“I would also like the petition to be referred to the Equality and Human Rights Commission, because the petitioner states clearly there is a breach of the human rights of the less able in the community, who effectively feel barred from their own town. The design of the shared space initiative in Kirkintilloch is entirely unsuitable and it has caused a huge amount of public anger.”
Rona’s suggestion has led Humza Yousaf, Scotland’s Minister for Transport and the Islands to give verdict at a future meeting of the Committee.
“Shared space” is poorly defined concept in traffic design, but it mainly refers to the practice of creating a levelled surface for vehicles and pedestrians to use at the same time. Advocates for the design boast of its ability to reduce traffic congestion and to increase road safety. They argue that when vehicles share the same road with pedestrians, the drivers have to be more careful.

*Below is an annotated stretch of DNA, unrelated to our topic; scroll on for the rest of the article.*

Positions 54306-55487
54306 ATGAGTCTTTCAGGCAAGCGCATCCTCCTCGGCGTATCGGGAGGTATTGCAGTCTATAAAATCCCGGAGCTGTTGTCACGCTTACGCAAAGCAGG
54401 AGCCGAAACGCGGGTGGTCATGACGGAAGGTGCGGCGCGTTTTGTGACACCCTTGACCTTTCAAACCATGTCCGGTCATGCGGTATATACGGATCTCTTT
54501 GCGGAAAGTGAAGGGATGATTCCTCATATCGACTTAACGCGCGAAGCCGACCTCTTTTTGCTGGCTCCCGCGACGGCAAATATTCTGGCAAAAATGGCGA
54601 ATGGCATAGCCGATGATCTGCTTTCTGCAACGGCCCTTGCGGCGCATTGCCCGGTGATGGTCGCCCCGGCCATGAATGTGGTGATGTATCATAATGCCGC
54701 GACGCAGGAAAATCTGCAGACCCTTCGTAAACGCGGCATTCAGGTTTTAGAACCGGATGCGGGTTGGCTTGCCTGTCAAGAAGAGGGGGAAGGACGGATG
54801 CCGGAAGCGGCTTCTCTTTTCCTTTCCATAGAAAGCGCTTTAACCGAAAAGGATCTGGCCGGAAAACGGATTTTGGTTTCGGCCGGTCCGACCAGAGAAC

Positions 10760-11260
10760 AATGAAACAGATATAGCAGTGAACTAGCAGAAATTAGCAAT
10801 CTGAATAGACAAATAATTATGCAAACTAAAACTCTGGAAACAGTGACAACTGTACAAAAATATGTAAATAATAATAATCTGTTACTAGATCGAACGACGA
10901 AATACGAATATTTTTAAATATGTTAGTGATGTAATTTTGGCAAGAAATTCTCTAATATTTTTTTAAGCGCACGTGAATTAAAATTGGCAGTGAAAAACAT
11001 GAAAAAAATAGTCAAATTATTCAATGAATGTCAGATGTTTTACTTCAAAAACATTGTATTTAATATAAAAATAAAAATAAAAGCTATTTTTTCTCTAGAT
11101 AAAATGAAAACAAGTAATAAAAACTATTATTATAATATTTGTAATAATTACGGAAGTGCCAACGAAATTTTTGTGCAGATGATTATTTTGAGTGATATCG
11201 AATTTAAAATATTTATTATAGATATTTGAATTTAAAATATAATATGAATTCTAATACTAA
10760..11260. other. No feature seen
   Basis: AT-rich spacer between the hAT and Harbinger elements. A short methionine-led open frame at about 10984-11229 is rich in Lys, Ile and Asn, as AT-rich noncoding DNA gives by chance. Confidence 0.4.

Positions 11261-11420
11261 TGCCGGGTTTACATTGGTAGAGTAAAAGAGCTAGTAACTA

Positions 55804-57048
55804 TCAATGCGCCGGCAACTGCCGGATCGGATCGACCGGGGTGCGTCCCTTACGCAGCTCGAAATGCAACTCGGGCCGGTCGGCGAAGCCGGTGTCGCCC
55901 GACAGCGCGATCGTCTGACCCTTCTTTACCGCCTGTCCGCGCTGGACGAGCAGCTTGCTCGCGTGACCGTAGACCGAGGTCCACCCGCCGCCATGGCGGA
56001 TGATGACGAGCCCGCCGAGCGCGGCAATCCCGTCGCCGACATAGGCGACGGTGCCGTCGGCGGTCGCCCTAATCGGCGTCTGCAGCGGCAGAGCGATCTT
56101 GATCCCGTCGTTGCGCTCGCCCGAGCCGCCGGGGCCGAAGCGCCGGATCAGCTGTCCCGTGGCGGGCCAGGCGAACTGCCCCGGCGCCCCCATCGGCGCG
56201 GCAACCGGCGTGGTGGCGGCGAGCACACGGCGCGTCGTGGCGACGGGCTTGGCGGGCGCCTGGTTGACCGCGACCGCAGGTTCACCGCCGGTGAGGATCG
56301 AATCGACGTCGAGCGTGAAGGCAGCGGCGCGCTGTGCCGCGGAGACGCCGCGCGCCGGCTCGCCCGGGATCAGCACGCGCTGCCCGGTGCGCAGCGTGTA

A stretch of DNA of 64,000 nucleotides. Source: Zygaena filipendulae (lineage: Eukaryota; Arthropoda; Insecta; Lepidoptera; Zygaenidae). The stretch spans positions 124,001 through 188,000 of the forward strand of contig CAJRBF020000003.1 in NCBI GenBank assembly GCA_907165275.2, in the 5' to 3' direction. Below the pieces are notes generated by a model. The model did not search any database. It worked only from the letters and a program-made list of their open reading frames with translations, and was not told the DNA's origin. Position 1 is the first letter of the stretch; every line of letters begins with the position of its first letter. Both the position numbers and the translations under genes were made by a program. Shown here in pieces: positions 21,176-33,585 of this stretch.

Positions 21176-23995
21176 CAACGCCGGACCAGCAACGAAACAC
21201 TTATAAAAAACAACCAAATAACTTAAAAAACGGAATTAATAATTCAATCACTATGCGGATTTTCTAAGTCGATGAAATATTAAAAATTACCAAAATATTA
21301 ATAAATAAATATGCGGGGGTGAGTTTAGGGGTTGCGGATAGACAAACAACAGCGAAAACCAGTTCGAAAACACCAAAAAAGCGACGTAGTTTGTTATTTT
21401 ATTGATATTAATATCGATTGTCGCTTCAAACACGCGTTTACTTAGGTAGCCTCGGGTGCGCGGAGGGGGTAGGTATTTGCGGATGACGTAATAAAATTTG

The concept of shared space originated in the Netherlands in 1968. In recent years, it was introduced in UK, with examples from Ashford in Kent and Poynton in Cheshire.
Although in theory, shared space can reduce the number of traffic accidents, but it fails to take into account the danger it poses to the disabled community, especially the visually impaired.
Shared space only offers “courtesy” crossing, where traffic lights and signals are removed because controlled crossing is deemed unnecessary. And by taking away the audio aid from the traffic light post, people who are blind will no longer be able to cross the street safely.